Taiwan pharma market to hit $8bn but regs may limit homegrown R&D

By Fiona BARRY

- Last updated on GMT

Taiwan is becoming a lucrative market for pharmaceuticals. (Image: Mark Chang)
Taiwan is becoming a lucrative market for pharmaceuticals. (Image: Mark Chang)

Related tags Pharmacology

Taiwan’s pharmaceutical market is expected to grow to over $8bn by 2020, driven by chronic and non-infectious therapies, but uncertain relations with China, TPP entry, and price cuts will also influence the region.

The country spent $5.4bn on medicines in 2013, making it a smaller market than Japan, China, India and South Korea, in 2013, but its per-capita expenditure on medicines was significantly higher, at $232.8, a recent report from Global Data​ notes.

The pharmaceutical market expanded at a CAGR of 6.4% from 2008 to 2013, and continues to grow thanks to health insurance access, government initiatives and a growing healthcare burden.

Global data reported the market will reach $8.4bn by 2020, despite the ongoing political tensions with China.

“The government has reduced income tax for the pharmaceutical industry as an inducement to foreign multinational drug companies to invest in Taiwan,” explained economist and analyst Jing Zhang at market consultancy IHS.  

The government is also promoting the northern city of Hsinchu as a global manufacturing and R&D centre.

The number of people in Taiwan aged over 65 makes up around 11.5% of the population.  “The country has a per capita income of around $22,000 and the hallmarks of a typical advance economy in having a steady middle income class and patients typical of an ageing society, so chronic/non-infectious diseases,​” said Zhang.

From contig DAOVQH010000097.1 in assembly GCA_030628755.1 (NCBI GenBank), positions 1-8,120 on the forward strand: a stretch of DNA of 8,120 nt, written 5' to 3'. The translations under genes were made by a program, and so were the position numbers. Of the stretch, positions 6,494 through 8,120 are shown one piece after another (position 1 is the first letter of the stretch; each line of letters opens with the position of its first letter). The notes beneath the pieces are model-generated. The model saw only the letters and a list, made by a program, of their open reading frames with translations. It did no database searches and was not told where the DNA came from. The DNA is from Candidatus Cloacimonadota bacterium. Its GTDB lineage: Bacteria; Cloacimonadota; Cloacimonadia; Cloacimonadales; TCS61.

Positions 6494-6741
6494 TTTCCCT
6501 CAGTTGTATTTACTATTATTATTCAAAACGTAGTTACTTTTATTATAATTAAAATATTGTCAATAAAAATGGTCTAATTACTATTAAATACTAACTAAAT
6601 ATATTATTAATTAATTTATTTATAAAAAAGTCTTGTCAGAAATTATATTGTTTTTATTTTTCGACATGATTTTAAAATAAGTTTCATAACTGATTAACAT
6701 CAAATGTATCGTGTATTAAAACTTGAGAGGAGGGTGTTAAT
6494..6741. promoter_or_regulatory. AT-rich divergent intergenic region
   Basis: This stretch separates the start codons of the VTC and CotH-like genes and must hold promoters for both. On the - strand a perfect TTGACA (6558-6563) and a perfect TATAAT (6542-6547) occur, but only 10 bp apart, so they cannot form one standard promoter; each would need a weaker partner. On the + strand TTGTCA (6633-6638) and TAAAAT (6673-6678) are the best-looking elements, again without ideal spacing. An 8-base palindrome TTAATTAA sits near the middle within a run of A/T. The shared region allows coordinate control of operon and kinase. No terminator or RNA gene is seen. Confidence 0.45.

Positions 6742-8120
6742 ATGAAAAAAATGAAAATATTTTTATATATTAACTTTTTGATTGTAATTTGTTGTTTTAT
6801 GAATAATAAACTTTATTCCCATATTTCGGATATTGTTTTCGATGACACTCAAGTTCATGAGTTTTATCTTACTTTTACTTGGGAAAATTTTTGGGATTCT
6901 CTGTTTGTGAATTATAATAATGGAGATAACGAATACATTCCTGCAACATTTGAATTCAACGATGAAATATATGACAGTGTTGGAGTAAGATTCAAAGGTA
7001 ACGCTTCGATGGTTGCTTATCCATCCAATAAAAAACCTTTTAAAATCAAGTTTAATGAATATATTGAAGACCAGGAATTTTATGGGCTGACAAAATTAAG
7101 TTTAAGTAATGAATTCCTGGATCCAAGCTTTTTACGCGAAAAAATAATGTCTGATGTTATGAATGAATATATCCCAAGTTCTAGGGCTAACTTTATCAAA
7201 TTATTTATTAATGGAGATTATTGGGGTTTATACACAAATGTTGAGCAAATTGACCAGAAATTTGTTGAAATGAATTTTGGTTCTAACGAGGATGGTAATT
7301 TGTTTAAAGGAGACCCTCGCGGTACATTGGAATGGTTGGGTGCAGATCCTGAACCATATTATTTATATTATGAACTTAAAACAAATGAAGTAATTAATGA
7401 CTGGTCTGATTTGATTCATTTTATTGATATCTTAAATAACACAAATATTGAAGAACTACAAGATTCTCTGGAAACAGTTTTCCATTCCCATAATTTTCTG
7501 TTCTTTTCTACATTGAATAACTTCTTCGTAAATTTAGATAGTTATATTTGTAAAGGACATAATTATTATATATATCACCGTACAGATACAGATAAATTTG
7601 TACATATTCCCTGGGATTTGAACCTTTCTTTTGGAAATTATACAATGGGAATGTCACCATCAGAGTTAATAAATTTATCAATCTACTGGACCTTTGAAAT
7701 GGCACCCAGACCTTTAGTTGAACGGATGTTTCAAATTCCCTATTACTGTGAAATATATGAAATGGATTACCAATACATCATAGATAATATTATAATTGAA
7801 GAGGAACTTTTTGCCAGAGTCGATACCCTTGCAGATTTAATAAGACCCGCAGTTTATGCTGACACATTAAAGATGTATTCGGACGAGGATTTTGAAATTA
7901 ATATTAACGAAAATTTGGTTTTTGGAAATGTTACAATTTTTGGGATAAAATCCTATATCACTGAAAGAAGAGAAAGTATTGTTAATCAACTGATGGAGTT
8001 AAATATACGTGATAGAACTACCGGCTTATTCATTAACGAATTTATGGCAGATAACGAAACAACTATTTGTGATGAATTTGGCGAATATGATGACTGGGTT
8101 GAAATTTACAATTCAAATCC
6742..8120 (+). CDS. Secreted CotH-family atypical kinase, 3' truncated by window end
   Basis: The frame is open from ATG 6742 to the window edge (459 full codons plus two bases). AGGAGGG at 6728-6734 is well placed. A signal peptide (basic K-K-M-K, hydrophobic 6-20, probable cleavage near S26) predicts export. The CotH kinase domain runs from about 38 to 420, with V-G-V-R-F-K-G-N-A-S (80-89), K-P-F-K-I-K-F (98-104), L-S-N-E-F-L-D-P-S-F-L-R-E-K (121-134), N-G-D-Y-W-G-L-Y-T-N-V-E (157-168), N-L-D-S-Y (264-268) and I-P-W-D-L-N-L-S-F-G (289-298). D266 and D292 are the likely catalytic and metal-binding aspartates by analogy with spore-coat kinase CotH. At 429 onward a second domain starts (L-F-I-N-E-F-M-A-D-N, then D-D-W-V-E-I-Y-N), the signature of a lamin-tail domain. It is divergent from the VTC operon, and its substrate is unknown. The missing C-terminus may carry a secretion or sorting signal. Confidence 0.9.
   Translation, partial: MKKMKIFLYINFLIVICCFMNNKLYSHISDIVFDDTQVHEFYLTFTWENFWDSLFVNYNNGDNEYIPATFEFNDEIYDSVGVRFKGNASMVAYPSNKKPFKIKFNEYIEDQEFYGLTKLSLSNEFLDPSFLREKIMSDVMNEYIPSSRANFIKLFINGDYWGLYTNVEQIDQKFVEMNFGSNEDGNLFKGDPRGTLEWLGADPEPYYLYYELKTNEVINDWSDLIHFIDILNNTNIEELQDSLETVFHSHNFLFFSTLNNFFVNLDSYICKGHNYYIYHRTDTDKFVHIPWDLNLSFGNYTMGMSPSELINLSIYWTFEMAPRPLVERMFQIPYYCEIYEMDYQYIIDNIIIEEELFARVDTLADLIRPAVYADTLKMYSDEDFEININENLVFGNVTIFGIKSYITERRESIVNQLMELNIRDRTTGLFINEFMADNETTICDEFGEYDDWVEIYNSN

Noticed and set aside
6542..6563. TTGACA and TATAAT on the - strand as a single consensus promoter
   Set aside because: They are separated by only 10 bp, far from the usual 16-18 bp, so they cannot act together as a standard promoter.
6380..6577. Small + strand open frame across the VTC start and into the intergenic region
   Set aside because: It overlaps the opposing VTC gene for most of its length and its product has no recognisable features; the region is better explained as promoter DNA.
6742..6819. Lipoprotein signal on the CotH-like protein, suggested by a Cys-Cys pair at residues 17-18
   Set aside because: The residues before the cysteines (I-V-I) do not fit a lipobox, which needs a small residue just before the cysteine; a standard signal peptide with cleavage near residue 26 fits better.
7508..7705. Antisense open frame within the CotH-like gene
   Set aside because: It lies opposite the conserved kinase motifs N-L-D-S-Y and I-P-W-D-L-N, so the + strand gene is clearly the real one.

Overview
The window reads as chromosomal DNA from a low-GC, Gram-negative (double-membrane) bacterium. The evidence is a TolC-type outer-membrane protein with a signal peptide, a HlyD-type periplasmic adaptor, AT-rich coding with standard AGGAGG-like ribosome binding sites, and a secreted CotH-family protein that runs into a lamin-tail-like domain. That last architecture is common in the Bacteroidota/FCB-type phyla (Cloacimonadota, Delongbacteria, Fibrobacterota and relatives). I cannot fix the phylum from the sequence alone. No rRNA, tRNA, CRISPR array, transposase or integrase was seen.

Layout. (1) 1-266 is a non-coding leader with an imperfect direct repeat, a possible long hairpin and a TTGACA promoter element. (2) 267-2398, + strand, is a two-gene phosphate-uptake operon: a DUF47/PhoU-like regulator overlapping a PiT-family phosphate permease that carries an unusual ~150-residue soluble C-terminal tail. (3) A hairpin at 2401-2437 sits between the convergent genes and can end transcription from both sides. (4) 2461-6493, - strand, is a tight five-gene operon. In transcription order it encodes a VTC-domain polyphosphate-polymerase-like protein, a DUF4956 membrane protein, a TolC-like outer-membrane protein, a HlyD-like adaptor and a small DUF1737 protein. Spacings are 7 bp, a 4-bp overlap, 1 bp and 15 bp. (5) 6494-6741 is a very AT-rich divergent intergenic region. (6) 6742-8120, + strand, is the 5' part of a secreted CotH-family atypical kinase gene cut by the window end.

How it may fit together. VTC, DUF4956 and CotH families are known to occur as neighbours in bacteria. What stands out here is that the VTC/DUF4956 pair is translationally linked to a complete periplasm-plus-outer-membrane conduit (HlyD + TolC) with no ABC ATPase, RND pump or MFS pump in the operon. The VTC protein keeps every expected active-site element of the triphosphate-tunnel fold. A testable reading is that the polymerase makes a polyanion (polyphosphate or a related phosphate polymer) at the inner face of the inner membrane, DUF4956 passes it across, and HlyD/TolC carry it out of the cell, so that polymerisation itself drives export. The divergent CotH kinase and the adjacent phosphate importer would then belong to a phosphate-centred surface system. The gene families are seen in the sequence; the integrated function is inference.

National programmes have recently made 13 prescription medicines available over the counter, making drug purchases more convenient. The government also spent some 13% of its annual budget on cancer treatment last year. At the same time, it cut the price of drugs funded under National Health Insurance seven times since 2002, which impacting domestic and foreign companies.

Price cuts: driving away R&D?

Taiwan has a policy of cutting drug prices after any year when spending exceeds the healthcare budget.  In 2014, a deficit of $2.75m led to an average price cut of 5.3% on 6,821 drugs which went into effect in April of this year.

The Taiwanese health system is ranked very highly in terms of ease of access, choice of doctors and hospitals and low premiums paid for health insurance,​” said Zhang. “The government is very much focused on cost containment now.  If you look at reimbursement prices in Taiwan, they are only some 51% of the median price for A10 countries [a reference to a basket of 10 developed markets].​”

The government’s drive on cost containment has a downside, added Zhang, in acting as a disincentive for R&D-based pharma activity. “It could hinder patient access to innovative drugs. That is one concern,​” he said. He also pointed to Taiwan’s interest in joining the Trans-Pacific Partnership trading block as having huge implications in terms of pharmaceutical prices; it could extend time periods for patents and market exclusivity.  “They are nowhere near getting accepted [to this trading block], but it is something to consider,​” said Zhang.

Zhang believes any deterioration in relations with China is unlikely.  “Ultimately the tone is set by Washington and I don’t think Washington wants to see chaos in the region,​” he said. There is already a huge interchange of people between Taiwan and mainland China. 

People from top universities in Taiwan get hired by multinational companies or even local companies in mainland China.  Also there is a huge presence of Taiwan companies in mainland China, especially in the province of Fujian, which shares the same dialect and culture.​”

Global Data, however, noted: “Although the economy continues to be strong and stable, the unrest arising due to free-trade agreement with China and Taiwan’s long-standing diplomatic isolation act as obstacles to economic development.​”

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